The visit to Anchorage follows touch-downs with Washinton's staunchest allies in the region, Japan and South Korea, who are both in favour of a stronger strategy against Beijing. 

But Washington's approach may backfire, says Biden-critic James Bradley, author of the bestselling book Flags of our Fathers, and publications about China and the Sino-US relationship in the Pacific. 

Breathtaking changes

"There has been a change in the relationship," he says. "Commentators keep saying that China has to change its behavior. That was fine in 1955, or 1965. But the West is slow to realize the breathtaking changes taking place."

Bradley points  out that in just a few decades, the economic and military power balance between China and the US has been shifting to the advantage of Beijing. 

"In 1995, (then US President) Bill Clinton was involved in political fights and Monica Lewinsky was dominating the headlines . . . the founders of Huawei were sleeping on cement floors in China." In less than two decades, they went on to establish a telecoms company that supplied major western countries with electronic equipment.

A smartphone with the Huawei and 5G network logo is seen on a PC motherboard in this illustration picture taken January 29, 2020.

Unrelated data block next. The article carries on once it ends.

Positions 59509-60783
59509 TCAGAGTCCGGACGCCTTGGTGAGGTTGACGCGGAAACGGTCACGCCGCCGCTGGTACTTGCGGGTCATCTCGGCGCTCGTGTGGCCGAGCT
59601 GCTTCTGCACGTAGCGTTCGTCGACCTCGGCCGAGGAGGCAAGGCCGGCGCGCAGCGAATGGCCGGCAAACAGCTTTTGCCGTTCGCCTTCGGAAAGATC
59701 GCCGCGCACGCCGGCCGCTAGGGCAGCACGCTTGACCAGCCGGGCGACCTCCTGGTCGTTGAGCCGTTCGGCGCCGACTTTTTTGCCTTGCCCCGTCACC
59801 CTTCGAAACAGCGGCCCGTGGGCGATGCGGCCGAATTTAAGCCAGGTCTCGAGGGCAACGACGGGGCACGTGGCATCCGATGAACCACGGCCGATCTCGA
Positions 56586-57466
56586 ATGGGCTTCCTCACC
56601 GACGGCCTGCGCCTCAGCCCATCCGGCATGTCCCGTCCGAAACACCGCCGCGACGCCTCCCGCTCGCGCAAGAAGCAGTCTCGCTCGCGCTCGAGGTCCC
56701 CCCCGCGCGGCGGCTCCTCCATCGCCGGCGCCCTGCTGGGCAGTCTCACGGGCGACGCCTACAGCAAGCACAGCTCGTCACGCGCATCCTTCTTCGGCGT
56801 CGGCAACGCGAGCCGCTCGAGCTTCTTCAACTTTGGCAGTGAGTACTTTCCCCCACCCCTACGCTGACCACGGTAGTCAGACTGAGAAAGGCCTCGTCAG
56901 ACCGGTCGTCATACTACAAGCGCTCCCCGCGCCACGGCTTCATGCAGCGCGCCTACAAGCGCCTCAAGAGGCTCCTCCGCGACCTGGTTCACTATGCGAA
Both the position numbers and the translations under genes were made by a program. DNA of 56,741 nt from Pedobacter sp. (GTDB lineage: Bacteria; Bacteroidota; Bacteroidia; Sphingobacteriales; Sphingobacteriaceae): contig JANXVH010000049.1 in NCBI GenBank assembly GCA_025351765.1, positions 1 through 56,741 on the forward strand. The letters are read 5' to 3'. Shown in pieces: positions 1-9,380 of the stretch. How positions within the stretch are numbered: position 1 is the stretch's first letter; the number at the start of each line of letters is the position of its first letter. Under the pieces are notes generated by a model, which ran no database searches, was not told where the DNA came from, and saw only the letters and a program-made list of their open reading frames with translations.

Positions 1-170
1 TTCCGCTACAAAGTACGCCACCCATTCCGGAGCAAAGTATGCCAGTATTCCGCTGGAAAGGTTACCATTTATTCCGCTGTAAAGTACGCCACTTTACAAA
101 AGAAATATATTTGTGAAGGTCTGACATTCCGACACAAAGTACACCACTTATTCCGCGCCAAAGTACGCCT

A smartphone with the Huawei and 5G network logo is seen on a PC motherboard in this illustration picture taken January 29, 2020. © REUTERS/Dado Ruvic/File Photo

Google co-founder Eric Schmidt recently worried, while testifying before the Senate Committee on Armed Services, that China "could surpass the United States as the world’s Artificial Intelligence superpower" within the next decade, pointing out that the Chinese were already "more technically advanced in certain applications."

Rock in the soup

While Chinese officials have rejected any US criticism regarding China's dealings with Hong Kong and Xinjiang, to say nothing of the human rights situation in general, Bradley thinks that "the biggest rock in the soup" is Taiwan, which is informally protected by Washington through the Taiwan Relations Act, which promises US assistance in case of an invasion by Beijing.